The method to assess the distribution of oil spills and the preferred methods of cleanup have evolved over several decades: from purely scientific investigations of surface and subsurface spill extent (e.g. Gundlach & Hayes 1978; Gundlach et al. 1978) to using SCAT. SCAT involves collaborative field teams that include the responsible party, regulator, landholder and representative from the local community and non-governmental organizations. Participants all view the site at the same time and make a consensual recommendation regarding the appropriate response action (Owens & Sergy 2003; Santner et al. 2011). SCAT was also called upon by the cleanup managers who are represented in the Bodo Mediation Initiative (BMI) and SPDC to monitor and confirm when the spill-response contractor successfully completes the Phase 1 cleanup. The BMI was established following a mediation process in 2013 led by the Dutch Embassy in Nigeria between the Bodo community and SPDC (Zabbey & Arimoro 2017; Sam & Zabbey 2018).

SCAT is in essence a relatively quick, straightforward, robust and participatory approach that contrasts with traditional land-based site assessments, which rely heavily on complex investigations and soil, sediment and groundwater sampling and analyses. Although drilling boreholes, sediment sampling and laboratory analyses provide detailed information on the subsurface geology and contaminant occurrence and transport, they have disadvantages including worker safety hazards, cost and time required for completion, and may cause cross-contamination in the case of deep boreholes that connect different aquifers and are improperly sealed or drilled (Bonte et al. 2015).

Although SCAT clearly has advantages over the traditional drilling, sampling and laboratory analysis approach, a comparison between SCAT data and chemical sample analyses has to our knowledge not been reported in the literature to assess the accuracy of the direct field observations collected during SCAT. To bridge this gap, this work compares results of SCAT field observations with those of an extensive chemical sampling programme undertaken concurrently. It should be noted that this study does not assess the tolerance of mangroves to crude oil or total petroleum hydrocarbons (TPH) levels, nor does it determine crude oil derived contaminants in fish or other aquatic species. Both topics are the subject of continuing investigations.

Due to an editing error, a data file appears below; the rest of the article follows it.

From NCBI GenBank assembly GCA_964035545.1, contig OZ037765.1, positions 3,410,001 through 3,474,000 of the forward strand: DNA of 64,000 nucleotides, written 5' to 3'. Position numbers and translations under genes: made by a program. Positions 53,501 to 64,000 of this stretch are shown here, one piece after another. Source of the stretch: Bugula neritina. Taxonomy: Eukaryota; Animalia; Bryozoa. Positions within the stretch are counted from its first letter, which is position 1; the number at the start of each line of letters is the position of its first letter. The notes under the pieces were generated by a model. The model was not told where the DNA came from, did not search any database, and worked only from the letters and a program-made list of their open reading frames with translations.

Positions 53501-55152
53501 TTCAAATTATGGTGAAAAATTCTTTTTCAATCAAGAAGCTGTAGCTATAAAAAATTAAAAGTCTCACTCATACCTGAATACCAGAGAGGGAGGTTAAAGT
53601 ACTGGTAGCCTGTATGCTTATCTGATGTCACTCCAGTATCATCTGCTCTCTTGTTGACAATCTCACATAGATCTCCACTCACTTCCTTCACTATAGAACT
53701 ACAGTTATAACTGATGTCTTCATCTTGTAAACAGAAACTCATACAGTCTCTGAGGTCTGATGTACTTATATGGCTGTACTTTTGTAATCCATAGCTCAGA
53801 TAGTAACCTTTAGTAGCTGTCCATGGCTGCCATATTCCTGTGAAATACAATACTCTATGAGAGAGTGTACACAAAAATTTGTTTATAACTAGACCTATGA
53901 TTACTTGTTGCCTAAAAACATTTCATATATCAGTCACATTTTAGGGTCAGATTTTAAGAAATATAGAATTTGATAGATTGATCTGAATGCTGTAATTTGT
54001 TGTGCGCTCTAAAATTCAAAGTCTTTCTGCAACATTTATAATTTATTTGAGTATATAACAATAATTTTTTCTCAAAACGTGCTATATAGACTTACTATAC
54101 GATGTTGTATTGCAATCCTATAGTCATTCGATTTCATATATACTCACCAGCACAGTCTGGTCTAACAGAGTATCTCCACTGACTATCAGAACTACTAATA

SCAT surveys

SCAT is a systematic method for surveying an affected shoreline following an oil spill. The SCAT approach was developed during the response to the 1989 Exxon Valdez oil spill and has since been applied and further refined (e.g. NOAA 2013). It is a viable and practical technique that maximizes the recovery of oiled habitats and resources while minimizing the risk of further ecological deterioration from cleanup efforts.

SCAT field procedures in Bodo initially utilized standard forms (e.g. NOAA 2013; IMO-REMPEC 2009) but these were found inadequate to accurately describe the contaminated mud–mangrove root environments of the area affected by the spills. Principal among the difficulties in using these forms was the time needed to capture the information when dealing with security issues, boat transport, the diurnal ≥2 m tide that floods the area, very soft muds making walking to each site difficult, and the inability to determine specific horizons of oiling when oil enters a pit. The modified SCAT data collection form is included in the supplementary material. Specific to this paper, we use the visual estimation of per cent oil on the surface and per cent subsurface oil as observed on the surface of water in a pit dug to 25–30 cm and after waiting c. 5 min for the incoming water and oil quantity to stabilize. Both surface and subsurface oil estimations were averaged based on at least three SCAT members giving their estimation. Oil type and extent of coverage (%) on the surface and subsurface area were categorized as sheen (silver or rainbow), brown or black oil, or tar or asphalt. Layers of brown oil (probably with some emulsification) and black oil (no emulsification) are thicker than sheen (Bonn Agreement 2017) and would be expected to show higher concentrations measured by chemistry. Figure 3 illustrates the surface and subsurface oil observations for two SCAT sites.

A combination of surface and subsurface observations were made to steer the cleanup activities, where surface observations determined whether raking to remove tar, dead stumps and garbage was needed, and subsurface pit observations determined the need for sediment flushing.